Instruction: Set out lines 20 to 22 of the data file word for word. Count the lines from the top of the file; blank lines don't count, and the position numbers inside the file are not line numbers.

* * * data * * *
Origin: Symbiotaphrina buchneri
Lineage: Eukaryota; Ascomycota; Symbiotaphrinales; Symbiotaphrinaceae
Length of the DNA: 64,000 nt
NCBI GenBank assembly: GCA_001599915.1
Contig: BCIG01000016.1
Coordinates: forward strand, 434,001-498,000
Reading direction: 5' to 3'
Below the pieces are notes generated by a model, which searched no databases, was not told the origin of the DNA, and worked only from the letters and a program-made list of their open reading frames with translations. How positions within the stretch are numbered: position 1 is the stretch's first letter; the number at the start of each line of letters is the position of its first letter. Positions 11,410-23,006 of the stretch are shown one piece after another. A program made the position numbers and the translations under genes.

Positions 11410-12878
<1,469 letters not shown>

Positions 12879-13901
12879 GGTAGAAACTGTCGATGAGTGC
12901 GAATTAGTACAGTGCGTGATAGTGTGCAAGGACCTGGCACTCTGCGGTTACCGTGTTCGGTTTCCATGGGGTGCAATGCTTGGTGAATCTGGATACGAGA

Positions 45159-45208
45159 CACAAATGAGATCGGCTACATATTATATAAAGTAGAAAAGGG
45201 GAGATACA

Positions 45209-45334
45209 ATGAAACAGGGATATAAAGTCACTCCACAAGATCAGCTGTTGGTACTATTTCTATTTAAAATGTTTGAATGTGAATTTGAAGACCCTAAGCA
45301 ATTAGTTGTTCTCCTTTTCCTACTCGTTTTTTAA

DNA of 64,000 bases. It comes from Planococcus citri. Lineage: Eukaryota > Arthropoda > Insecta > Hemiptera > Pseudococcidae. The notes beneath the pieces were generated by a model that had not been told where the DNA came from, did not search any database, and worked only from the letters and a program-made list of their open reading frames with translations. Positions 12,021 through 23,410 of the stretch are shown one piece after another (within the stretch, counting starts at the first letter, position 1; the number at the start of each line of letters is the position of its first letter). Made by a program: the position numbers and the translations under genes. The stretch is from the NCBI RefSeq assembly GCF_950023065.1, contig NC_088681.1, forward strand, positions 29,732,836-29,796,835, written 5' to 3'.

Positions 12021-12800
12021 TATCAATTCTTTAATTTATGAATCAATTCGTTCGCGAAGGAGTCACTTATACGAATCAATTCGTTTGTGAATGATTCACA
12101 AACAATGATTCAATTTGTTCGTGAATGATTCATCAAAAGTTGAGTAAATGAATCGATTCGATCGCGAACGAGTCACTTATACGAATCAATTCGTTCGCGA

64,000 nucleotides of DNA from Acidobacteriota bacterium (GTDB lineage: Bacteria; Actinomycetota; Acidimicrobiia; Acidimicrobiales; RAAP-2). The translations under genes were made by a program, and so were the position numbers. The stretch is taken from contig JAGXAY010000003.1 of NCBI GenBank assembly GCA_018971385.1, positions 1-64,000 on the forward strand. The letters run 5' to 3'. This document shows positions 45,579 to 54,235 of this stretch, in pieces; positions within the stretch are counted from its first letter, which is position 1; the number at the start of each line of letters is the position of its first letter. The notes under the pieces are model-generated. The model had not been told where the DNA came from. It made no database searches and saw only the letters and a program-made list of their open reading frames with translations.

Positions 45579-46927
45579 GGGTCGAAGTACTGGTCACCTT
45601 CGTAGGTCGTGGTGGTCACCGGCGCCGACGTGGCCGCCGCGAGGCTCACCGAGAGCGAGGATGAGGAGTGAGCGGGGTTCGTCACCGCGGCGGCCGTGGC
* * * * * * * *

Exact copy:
DNA of 64,000 bases. It comes from Planococcus citri. Lineage: Eukaryota > Arthropoda > Insecta > Hemiptera > Pseudococcidae. The notes beneath the pieces were generated by a model that had not been told where the DNA came from, did not search any database, and worked only from the letters and a program-made list of their open reading frames with translations. Positions 12,021 through 23,410 of the stretch are shown one piece after another (within the stretch, counting starts at the first letter, position 1; the number at the start of each line of letters is the position of its first letter). Made by a program: the position numbers and the translations under genes. The stretch is from the NCBI RefSeq assembly GCF_950023065.1, contig NC_088681.1, forward strand, positions 29,732,836-29,796,835, written 5' to 3'.

Positions 12021-12800
12021 TATCAATTCTTTAATTTATGAATCAATTCGTTCGCGAAGGAGTCACTTATACGAATCAATTCGTTTGTGAATGATTCACA